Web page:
Should you "bling" your life insurance policy with riders or other add-ons?

By Jim Sloan on September 25th, 2010

Swarovski-crusted cell phones and rhinestone embellished jeans probably come to mind when you think of things that have been "blinged." But have you ever thought of blinging something like your life insurance policy? Before dusting off your BeDazzler from 1993 to add plastic gems to the hardcopy of your policy, consider using riders to bling your life insurance policy.

Technically, riders are add-ons to life insurance policies that alter the coverage or terms. Riders can limit or expand coverage, and usually come at an additional premium cost. Here are some typical riders:

  • Accelerated death benefits: This rider is also called a "living benefit" and allows policyholders to receive payments from a life insurance policy before death under certain circumstances. The accelerated death benefit rider allows a policyholder to collect all or some of the death benefit in the event of terminal illness, confinement to a nursing home, the onset of a medically incapacitating illness or other events specified in your policy. Keep in mind that the benefits paid to the insured reduce the death benefit that the beneficiaries receive.
  • Accidental death benefit: Also known as "double indemnity," this rider can double, or in some cases even triple, the policy's face value if the death of the policyholder is accidental. The Idaho Department of Insurance recommends that you carefully read the terms of the rider to review the exclusions. For example, many policies do not cover certain types of accidents, such as those caused by drugs or alcohol.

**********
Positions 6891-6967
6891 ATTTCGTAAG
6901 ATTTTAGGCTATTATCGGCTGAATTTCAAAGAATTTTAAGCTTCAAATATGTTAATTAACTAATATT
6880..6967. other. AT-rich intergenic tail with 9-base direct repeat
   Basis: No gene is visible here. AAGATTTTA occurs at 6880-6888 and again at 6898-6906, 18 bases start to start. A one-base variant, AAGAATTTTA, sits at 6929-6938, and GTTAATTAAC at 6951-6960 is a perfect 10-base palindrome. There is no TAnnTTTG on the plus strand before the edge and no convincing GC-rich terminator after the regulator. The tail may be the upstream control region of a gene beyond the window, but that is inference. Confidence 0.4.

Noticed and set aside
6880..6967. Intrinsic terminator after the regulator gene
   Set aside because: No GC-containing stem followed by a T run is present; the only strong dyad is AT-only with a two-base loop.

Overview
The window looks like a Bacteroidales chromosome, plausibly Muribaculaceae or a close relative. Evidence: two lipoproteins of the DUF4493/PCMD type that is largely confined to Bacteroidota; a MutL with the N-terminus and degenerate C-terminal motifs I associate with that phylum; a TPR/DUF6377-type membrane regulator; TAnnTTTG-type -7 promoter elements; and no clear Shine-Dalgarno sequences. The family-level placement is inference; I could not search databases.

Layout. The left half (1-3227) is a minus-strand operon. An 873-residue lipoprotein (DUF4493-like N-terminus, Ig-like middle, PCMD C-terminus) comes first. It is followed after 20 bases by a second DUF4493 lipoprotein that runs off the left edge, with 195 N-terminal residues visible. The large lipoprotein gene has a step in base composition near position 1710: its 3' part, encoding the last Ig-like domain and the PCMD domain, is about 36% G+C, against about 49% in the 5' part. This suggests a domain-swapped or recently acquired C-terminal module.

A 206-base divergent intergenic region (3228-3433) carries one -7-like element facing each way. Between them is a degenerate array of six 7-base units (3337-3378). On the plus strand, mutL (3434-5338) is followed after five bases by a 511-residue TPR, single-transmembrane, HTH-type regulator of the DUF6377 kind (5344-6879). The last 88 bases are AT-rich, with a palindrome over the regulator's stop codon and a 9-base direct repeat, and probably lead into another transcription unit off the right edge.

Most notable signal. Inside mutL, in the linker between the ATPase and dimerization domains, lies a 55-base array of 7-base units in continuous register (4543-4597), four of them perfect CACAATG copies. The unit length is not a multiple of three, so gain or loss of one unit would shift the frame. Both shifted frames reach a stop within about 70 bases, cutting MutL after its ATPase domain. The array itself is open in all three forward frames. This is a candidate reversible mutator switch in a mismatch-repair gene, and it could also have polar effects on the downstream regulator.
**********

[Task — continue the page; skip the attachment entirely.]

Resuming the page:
• Automatic premium loan riders: This rider ensures that your whole life insurance policy premiums are paid if payment has not been received within the policy's grace period. A policy loan is automatically taken out against the policy's cash value to pay the premium to ensure that the policy stays in force. To work, your policy has to have enough cash value to cover the cost of the premium.
  • Guaranteed insurability: The provisions of this rider allow you to buy additional life insurance, at predetermined periods of time, without having to undergo additional medical exams or underwriting. These riders sometimes allow for additional insurance coverage at certain life events, including marriage or the birth or adoption of a child. Although beneficial, especially if your health has declined, the additional insurance has premium rates based on your attained age.
  • Waiver of premium: This rider allows you to skip premium payments for a period of time--perhaps even for the rest of your life--if you become disabled. After an initial waiting period, the waiver of premium rider keeps your policy in force should you become totally disabled. Typically, total disability is defined by the terms of the rider.

Riders can be a great feature to add to your life insurance policy. But you should carefully consider the cost and benefit of any rider before adding it to your life insurance policy--"blinging" life insurance may not be for everyone.

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